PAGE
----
Reviewed by John Galluzzo
Authors choosing to work with Arcadia Publishing set themselves up with a challenge. With strict word counts accompanying each image size (small and large portraits and landscapes, and double page spreads), brevity becomes more than an issue, it becomes a ritual. Yet while writing a book essentially comprised of captions, a talented author can still create a flowing narrative that tells a detailed and engaging story about the topic at hand.
Most Arcadia titles are place-based, as the company built its reputation by becoming a highly successful national publisher of local histories, sprung directly from the similarly successful Tempus Publishing efforts in the United Kingdom. Once the list of unpublished and marketable community titles began to winnow, Arcadia moved into specific themes, with titles on railroads, large businesses and aviation, among other similar subjects. With aviation titles, authors were allowed to expand the bounds to which authors of community books were held, specifically within the 1850 to 1950 timeframe for imagery. Titles on naval air stations, for instance, would not need be halted before the Korean and Vietnam Wars. Neither would titles focused on the wars in the Middle East fought over the last two and a half decades.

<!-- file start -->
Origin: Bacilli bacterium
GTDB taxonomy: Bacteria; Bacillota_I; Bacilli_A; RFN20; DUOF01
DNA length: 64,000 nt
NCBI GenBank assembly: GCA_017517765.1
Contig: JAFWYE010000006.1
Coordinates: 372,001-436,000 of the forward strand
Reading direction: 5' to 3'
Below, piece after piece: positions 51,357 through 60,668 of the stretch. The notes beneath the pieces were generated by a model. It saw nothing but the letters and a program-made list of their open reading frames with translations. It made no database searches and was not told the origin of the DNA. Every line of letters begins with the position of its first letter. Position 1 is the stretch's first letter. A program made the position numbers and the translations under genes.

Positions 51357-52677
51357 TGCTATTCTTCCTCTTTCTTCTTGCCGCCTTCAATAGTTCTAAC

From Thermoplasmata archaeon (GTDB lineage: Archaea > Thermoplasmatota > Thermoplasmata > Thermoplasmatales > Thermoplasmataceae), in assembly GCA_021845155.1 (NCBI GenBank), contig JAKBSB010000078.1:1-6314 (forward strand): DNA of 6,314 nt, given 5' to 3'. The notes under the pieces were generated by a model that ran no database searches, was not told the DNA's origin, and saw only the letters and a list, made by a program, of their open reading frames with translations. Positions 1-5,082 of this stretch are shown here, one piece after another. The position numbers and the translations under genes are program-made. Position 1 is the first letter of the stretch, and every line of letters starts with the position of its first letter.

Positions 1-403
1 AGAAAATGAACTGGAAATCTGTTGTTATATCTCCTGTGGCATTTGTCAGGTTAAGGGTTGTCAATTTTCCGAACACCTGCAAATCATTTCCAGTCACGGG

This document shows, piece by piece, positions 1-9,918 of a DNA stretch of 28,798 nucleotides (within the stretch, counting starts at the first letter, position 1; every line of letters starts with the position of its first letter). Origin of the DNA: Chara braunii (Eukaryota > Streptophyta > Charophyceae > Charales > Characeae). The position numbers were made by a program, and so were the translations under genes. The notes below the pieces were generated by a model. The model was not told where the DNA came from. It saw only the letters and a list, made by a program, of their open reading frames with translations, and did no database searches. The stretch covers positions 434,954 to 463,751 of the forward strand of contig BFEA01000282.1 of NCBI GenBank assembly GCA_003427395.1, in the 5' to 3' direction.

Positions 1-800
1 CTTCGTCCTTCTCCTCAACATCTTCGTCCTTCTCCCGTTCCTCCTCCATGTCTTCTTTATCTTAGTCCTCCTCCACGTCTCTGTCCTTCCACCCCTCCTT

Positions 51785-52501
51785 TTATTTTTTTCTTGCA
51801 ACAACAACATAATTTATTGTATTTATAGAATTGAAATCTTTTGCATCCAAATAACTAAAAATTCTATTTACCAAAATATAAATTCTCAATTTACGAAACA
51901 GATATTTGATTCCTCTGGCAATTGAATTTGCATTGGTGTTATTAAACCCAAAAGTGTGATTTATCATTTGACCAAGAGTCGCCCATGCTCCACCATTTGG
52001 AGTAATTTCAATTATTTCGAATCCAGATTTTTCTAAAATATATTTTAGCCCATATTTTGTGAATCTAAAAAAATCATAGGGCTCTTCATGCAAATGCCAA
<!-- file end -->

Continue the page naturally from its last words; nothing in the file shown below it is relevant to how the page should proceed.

Porcelli’s title, therefore had the potential to cover the entire history of its subject, Naval Air Station Atlantic City, and the airfield’s antecedent iterations. But, since that story was to be told in the standard Arcadia format of 128 black-and-white pages, Porcelli had room for approximately 225 photographs. The author took strong advantage of this set-up, choosing to use small images, two per page (save on chapter title pages), throughout the book, making it a highly visual title. The strategy also allowed him to carry his book’s theme back to the roots of aviation in Atlantic City, providing context for the evolution of the airfield that would become a naval air station during World War II.